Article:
Today in Labor History June 29, 1885: A streetcar strike began in Chicago after several workers were unfairly fired. The police chief wrote that he could see fifty stones in the air (aimed at scabs), but couldn’t tell where they were coming from. The workers’ won the strike.
Today In Labor History June 29, 1898: Michael Schwab died from tuberculosis. The state had convicted him for the Haymarket bombing. The state pardoned and released from prison three months before his death. Schwab, who was born in Germany, was a bookbinder by trade. He emigrated to the U.S. in 1879 and wrote for the labor newspaper, “Arbeiter-Zeitung.” Some believe that his brother in-law, Rudolph Schnaubelt, was the person who actually threw the Haymarket bomb. However, they never tried Schnaubelt nor convicted him. But they did convict 8 other anarchists, none of whom were present at the bombing. 4 were hanged. And one committed suicide in prison.
June 29, 1919: Striking meat-workers in Townsville, Queensland, Australia clashed with police. The cops wounded nine people during the exchange of gunfire.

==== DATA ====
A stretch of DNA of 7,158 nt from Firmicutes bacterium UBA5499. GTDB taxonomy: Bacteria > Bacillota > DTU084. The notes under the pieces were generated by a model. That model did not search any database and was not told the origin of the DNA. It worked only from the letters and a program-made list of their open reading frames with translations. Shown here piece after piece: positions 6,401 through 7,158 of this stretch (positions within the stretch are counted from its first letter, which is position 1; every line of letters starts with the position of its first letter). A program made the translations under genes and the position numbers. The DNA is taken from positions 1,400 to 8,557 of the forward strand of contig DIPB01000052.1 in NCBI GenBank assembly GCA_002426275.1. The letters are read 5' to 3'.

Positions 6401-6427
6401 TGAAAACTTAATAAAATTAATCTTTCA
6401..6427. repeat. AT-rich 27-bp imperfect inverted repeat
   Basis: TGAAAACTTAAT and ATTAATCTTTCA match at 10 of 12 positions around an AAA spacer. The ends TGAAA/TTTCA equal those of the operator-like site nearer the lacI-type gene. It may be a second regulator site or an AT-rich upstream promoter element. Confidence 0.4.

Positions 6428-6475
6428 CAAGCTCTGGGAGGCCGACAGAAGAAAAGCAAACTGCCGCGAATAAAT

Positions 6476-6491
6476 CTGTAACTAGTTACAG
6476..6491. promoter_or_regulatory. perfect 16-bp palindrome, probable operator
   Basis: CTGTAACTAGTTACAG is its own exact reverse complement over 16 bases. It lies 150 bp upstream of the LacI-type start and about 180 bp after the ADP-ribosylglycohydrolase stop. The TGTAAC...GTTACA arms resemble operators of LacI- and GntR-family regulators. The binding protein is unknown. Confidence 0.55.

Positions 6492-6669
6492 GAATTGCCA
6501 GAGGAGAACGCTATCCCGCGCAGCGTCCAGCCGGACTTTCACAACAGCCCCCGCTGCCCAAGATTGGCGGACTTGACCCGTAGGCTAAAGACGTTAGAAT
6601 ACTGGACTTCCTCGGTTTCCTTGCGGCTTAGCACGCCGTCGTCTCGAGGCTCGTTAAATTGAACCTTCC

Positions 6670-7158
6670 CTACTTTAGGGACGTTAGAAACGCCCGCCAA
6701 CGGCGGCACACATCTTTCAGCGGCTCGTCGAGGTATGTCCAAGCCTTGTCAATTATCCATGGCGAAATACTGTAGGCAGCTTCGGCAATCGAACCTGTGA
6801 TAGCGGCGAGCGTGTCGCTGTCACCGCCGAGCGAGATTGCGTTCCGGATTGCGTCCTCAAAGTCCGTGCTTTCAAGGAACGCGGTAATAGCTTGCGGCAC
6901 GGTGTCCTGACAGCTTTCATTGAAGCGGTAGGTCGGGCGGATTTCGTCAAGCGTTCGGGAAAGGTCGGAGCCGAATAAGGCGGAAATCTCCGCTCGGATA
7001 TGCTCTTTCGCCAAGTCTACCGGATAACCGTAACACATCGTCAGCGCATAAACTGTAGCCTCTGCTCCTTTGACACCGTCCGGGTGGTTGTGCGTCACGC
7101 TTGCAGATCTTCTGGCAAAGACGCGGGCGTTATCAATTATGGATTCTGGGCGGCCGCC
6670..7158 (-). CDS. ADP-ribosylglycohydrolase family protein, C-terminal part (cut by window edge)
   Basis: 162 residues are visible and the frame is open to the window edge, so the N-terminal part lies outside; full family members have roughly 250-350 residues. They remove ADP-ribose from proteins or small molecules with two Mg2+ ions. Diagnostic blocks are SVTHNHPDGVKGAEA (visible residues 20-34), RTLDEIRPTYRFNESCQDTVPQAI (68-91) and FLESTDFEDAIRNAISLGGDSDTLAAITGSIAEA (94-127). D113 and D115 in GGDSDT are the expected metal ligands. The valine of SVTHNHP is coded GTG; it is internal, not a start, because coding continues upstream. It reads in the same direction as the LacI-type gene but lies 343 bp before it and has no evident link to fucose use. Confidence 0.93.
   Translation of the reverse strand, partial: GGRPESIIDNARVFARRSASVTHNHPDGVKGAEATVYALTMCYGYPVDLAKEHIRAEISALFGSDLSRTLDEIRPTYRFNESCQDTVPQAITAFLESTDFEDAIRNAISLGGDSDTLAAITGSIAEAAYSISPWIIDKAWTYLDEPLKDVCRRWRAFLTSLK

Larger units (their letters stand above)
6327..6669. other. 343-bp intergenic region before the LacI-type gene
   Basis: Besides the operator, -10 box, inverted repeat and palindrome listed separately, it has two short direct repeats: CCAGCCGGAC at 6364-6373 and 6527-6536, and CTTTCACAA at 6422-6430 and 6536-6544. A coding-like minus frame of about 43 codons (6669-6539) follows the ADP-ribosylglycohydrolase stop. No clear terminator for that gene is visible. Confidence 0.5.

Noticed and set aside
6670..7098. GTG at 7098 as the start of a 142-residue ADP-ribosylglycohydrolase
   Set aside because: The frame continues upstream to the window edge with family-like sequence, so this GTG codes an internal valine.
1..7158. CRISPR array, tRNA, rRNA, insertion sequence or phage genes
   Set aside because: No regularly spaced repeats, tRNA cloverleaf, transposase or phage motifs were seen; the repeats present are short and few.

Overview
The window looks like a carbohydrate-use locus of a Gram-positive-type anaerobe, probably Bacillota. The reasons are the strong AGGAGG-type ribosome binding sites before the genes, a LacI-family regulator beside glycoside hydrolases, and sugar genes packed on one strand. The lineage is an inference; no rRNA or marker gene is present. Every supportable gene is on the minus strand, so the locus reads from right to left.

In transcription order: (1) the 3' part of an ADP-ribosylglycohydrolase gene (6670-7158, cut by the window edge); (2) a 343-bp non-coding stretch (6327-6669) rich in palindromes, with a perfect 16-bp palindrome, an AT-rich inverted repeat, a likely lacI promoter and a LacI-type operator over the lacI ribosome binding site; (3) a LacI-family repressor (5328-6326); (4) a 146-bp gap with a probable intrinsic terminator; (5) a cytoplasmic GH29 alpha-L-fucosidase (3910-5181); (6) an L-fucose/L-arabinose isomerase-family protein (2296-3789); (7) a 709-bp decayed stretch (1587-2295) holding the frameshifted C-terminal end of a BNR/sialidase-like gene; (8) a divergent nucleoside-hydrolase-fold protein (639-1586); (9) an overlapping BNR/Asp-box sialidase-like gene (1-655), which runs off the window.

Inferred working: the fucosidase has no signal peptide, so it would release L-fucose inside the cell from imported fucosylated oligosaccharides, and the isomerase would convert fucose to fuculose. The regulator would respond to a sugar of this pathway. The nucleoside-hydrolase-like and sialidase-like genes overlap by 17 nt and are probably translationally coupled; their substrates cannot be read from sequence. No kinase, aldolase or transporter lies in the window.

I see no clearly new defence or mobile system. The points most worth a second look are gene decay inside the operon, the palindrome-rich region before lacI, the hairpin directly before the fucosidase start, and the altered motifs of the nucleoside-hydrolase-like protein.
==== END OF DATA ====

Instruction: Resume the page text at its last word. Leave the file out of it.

Today In Labor History June 29, 1936: The authorities deported Jesus Pallares, founder of the 8,000-member coal miners’ union, Liga Obrera, as an “undesirable alien.” They also deported one hundred other Chicano miners during the La Liga strike against the Gallup American Company in New Mexico. Additionally, they killed two strikers.
Today In Labor History June 29, 1941: Stokely Carmichael (1941-1998), founder of the U.S. civil rights group the Student Nonviolent Coordinating Committee (SNCC) was born in Port of Spain, Trinidad. He was a key figure in the Black Power movement. The FBI attempted to destroy him through COINTELLPRO, and succeeded in convincing Huey Newton that he was a CIA agent. This, and the Panthers’ embracing of white activists into their movement, led him to distance himself from the Panthers. In 1968, he married the famous South African singer Miriam Makeba and moved to Africa.
Today In Labor History June 29, 1983: President Reagan said that one cause of the decline in public education was the effort to comply with court-ordered desegregation.